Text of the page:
Just as the death of Communism deprived left wing British dramatists of their major subject -- socialist justice in a right wing democracy – so the end of apartheid in South Africa has surely done for Athol Fugard.
Or has it? Fugard suggests not, in this short, sharp three-hander receiving its UK premiere as part of the Peter Hall Company’s summer residency in Bath. Victory is a bitter postscript to Nelson Mandela’s statement in 1994 that his country was “a rainbow nation at peace with itself.”
Not that the “new” South Africa has, on this evidence, significantly re-charged Fugard’s dramatic batteries; now 75 years old, and a recovering alcoholic, he leads a comfortable, untroubled life in San Diego, California, these days.
“Victory” is the ironic full name of Vicky, black daughter of old white Lionel’s (Richard Johnson) former housemaid, who worked happily for the academic, bookish “white boss” for seventeen years in the “good old days” of apartheid.
Cordelia Monsey’s taut production starts with Vicky (Pippa Bennett-Warner, who gave such a brilliant performance as the main daughter in Caroline or Change at the NT last year) and her hot-headed boyfriend Freddie (Reece Ritchie) breaking into Lionel’s house in a village on the Karoo Desert.
Freddie wants to take Vicky to Cape Town. But first he wants to find Lionel’s money. Then he wants to urinate all over his books. Depressingly, he does so. Vicky, who has been encouraged in her progress at school by Lionel, goes along with this obscene little exercise in “catch up” revenge – until it is too late to stem the flow or deflect the upshot.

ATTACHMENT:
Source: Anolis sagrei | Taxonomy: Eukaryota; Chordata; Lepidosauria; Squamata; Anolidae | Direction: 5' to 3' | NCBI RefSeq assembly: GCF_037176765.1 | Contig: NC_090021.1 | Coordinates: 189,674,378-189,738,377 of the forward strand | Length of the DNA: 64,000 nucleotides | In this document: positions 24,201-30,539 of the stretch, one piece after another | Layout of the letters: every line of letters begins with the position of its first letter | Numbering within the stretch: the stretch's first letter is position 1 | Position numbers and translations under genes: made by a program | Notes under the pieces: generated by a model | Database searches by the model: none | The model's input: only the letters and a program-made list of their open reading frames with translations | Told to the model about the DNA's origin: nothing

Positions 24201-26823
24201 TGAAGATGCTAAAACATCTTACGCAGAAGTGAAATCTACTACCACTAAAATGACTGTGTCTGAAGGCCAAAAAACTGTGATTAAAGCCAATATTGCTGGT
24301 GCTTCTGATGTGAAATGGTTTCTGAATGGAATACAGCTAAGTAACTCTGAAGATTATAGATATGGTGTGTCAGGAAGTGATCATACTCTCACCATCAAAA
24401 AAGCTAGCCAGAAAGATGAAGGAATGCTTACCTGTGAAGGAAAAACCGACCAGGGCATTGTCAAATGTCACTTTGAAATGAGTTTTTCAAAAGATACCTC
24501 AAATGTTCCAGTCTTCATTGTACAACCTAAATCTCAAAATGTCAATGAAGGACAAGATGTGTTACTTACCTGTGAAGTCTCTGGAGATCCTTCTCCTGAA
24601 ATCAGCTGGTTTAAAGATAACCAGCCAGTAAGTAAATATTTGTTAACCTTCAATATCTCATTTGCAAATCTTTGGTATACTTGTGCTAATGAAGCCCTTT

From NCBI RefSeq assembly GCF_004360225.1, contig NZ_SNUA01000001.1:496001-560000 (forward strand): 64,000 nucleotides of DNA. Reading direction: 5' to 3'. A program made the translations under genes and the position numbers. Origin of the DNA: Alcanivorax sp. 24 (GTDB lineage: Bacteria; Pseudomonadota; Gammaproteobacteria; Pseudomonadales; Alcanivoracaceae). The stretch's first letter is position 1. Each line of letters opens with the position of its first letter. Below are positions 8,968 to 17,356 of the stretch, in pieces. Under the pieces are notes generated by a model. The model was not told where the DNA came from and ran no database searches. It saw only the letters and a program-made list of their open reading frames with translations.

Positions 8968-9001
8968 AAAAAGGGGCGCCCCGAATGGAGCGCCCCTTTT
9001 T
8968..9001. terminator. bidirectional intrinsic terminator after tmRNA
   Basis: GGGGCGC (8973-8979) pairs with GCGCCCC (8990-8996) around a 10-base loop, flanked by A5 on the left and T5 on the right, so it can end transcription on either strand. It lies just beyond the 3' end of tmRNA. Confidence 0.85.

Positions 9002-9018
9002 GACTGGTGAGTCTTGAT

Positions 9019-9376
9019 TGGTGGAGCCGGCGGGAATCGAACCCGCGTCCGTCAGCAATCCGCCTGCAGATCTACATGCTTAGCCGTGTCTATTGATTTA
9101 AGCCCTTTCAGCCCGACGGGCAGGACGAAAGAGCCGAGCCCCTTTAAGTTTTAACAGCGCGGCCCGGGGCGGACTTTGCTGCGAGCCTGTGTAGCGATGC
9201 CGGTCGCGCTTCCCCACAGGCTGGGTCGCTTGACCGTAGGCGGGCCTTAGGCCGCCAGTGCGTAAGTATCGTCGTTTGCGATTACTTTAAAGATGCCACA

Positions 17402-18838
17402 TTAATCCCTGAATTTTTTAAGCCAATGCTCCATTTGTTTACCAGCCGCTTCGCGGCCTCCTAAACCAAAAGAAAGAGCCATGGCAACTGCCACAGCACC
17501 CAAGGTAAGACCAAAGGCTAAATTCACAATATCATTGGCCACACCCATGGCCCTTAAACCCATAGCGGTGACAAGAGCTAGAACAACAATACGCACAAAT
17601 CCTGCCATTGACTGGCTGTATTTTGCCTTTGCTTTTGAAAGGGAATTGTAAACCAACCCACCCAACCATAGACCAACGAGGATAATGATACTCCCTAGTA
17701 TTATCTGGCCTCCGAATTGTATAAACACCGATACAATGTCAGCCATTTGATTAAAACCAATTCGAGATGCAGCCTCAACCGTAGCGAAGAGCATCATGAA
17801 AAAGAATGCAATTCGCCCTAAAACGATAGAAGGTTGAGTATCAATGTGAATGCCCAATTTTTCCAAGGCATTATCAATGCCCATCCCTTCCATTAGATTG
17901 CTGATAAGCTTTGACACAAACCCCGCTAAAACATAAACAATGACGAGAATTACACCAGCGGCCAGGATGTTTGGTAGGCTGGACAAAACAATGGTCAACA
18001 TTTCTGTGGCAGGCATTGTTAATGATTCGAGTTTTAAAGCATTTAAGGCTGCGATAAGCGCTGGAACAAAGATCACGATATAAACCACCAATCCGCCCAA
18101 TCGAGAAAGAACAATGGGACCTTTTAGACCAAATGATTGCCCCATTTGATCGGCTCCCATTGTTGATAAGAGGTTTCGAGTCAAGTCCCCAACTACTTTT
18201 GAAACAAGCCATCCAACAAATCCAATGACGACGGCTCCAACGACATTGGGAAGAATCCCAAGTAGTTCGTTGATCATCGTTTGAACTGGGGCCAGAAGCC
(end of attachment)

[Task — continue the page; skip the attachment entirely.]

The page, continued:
Bennett-Warner beautifully expresses Vicky’s cultural dilemma; the offspring of a slave with a fine singing voice and a future she cannot quite appreciate, while Ritchie’s Freddie remains locked in the old antipathies.
The apparently ageless Richard Johnson oversees the catastrophe with benign, big-stage cragginess, but this is essentially a very small play and one better suited, perhaps, to a lunchtime programme in a fringe venue. Or on a double bill. What happened to programming?
Paul Farnsworth’s design roughs up well with collapsing book shelves when the going gets tough, and Jason Taylor’s lighting does a good job of taking us into the heart of the matter after the early night-time skirmishes.
A few ends are left untied. Lionel has been a teacher of white boys but seems to know a bit about Freddie. What, exactly? And the unseen figure of Vicky’s mother hovers tantalisingly behind this sad ritual of domestic and political desecration. Come on, Athol, how about a good ghost role?
- Michael Coveney